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Open access

Evan Joyce, Ramesh Grandhi, and William T. Couldwell

Arteriovenous malformations (AVMs) of the posterior fossa represent just 5%–15% of all intracranial AVMs. Rupture often leads to devastating brainstem compression, with mortality reported as high as 67%. A life-saving decompressive craniectomy with or without hematoma evacuation may be necessary in the acute setting to alleviate mass effect before proceeding with definitive treatment of the vascular pathology. Here, the authors demonstrate the utility of using a generously sized temporizing decompressive suboccipital craniectomy to subsequently allow for a more judicious resection of a Spetzler-Martin grade III AVM fed by the right superior cerebellar artery using a sitting supracerebellar infratentorial approach.

The video can be found here: https://youtu.be/L195wmw3p_4

Free access

Hussam Abou-Al-Shaar, Michael Karsy, Vijay Ravindra, Evan Joyce, and Mark A. Mahan

Particularly challenging after complete brachial plexus avulsion is reestablishing effective hand function, due to limited neurological donors to reanimate the arm. Acute repair of avulsion injuries may enable reinnervation strategies for achieving hand function. This patient presented with pan–brachial plexus injury. Given its irreparable nature, the authors recommended multistage reconstruction, including contralateral C-7 transfer for hand function, multiple intercostal nerves for shoulder/triceps function, shoulder fusion, and spinal accessory nerve–to–musculocutaneous nerve transfer for elbow flexion. The video demonstrates distal contraction from electrical stimulation of the avulsed roots. Single neurorrhaphy of the contralateral C-7 transfer was performed along with a retrosternocleidomastoid approach.

The video can be found here: https://youtu.be/GMPfno8sK0U.

Open access

Evan Joyce, Michael Karsy, Serge Makarenko, Gretchen M. Oakley, and William T. Couldwell

Anterior skull base approaches have included endoscopic or open microsurgical approaches for intracranial pathologies. However, discussion of a combined hybrid, cranioendoscopic approach, leveraging the benefits of both techniques, has been limited. Here we describe a case of a combined endoscopic, endonasal, and open microsurgical frontotemporal approach for resection of a complex anterior skull base lesion. A 62-year-old man with a large meningioma extending intradurally through the cribiform plate and sphenoethmoidal sinuses underwent a cranioendoscopic resection. Surgical techniques, including repair of the anterior skull base defect as well as complication avoidance and the coordination of multiple surgeons, are discussed.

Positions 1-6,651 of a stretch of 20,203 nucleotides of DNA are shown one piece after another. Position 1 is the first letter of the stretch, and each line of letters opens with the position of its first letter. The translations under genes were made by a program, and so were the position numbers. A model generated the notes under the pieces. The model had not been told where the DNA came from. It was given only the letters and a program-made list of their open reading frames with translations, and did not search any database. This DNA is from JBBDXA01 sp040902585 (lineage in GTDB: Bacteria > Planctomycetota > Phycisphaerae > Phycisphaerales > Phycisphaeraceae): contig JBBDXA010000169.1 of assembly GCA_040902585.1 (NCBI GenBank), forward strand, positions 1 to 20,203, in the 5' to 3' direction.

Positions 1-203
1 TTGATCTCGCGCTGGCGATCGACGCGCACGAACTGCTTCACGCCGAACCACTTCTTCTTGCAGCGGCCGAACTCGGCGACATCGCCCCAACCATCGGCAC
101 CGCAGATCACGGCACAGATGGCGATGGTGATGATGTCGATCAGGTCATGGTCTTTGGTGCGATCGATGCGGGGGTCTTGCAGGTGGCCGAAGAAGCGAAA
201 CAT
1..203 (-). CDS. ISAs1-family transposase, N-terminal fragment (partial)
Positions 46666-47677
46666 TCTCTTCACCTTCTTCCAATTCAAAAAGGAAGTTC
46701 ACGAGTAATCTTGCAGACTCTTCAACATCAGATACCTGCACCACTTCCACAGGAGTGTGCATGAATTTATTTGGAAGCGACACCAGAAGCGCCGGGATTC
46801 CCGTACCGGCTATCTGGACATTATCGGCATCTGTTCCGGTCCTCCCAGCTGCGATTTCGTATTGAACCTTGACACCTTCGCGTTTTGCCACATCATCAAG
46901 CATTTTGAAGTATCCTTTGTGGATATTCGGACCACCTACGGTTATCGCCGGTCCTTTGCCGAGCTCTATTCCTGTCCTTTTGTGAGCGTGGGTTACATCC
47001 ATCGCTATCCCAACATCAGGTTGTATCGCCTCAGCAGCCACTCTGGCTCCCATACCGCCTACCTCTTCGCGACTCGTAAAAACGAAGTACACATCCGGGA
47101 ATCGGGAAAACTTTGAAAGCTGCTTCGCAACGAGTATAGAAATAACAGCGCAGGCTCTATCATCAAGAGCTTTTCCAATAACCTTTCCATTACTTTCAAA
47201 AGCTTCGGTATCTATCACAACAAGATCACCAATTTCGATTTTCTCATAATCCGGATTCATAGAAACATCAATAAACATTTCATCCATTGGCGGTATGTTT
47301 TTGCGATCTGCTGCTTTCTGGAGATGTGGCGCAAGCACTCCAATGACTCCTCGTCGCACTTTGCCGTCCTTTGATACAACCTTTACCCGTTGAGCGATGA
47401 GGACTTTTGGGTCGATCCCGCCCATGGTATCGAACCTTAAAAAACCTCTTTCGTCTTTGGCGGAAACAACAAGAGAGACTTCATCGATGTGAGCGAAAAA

The video can be found here: https://youtu.be/Ti9tUUdWgJc.

Full access

Hussam Abou-Al-Shaar, Yair M. Gozal, Jason P. Hunt, Clough Shelton, Lyska L. Emerson, Evan Joyce, and William T. Couldwell

Jugular foramen cavernous hemangiomas are extremely rare vascular malformations, and, to the best of the authors’ knowledge, their occurrence as multifocal lesions involving both intra- and extracranial compartments has never been reported before. Here, the authors describe the case of a 60-year-old woman with a complex multifocal jugular foramen cavernous hemangioma. The patient presented with signs and symptoms concerning for jugular foramen syndrome, as well as a right neck mass. Surgical extirpation of the lesion was achieved by a multidisciplinary team via a right infratemporal fossa approach (Fisch type A) with concurrent high neck dissection and a closure buttressed with an autologous fat graft and a temporoparietal fascial flap. Although rare, cavernous hemangiomas should be included in the differential diagnosis of jugular foramen masses.

Open access

Evan Joyce, Michael Karsy, Serge Makarenko, Jeramiah Alt, Richard Orlandi, and William T. Couldwell

Endoscopic and open microsurgical approaches for pediatric patients are useful for a wide variety of skull base pathologies. A hybrid, cranioendoscopic approach may be beneficial in improving surgical resection for complex lesions. A case of a 13-year-old boy with a large juvenile nasopharyngeal angiofibroma extending through the nasopharynx and pterygopalatine fossa into the maxillary, sphenoid, and cavernous sinuses is demonstrated via an endoscopic, transnasal and frontotemporal, extended middle cranial fossa microsurgical approach. Management of a large pediatric tumor via narrow nasal passages, safe surgical resection around critical neurovascular structures, and complication avoidance is demonstrated.

The video can be found here: https://youtu.be/1WqvsOnQCxs.

Restricted access

Vijay M. Ravindra, Rajiv R. Iyer, Alexander T. Yahanda, Robert J. Bollo, Huirong Zhu, Evan Joyce, Tammy Bethel-Anderson, Thanda Meehan, Matthew D. Smyth, Jennifer M. Strahle, Tae Sung Park, David D. Limbrick Jr., Douglas L. Brockmeyer, and on behalf of the Park-Reeves Syringomyelia Research Consortium

OBJECTIVE

The condylar–C2 sagittal vertical alignment (C-C2SVA) describes the relationship between the occipitoatlantal joint and C2 in patients with Chiari malformation type I (CM-I). It has been suggested that a C-C2SVA ≥ 5 mm is predictive of the need for occipitocervical fusion (OCF) or ventral brainstem decompression (VBD). The authors’ objective was to validate the predictive utility of the C-C2SVA by using a large, multicenter cohort of patients.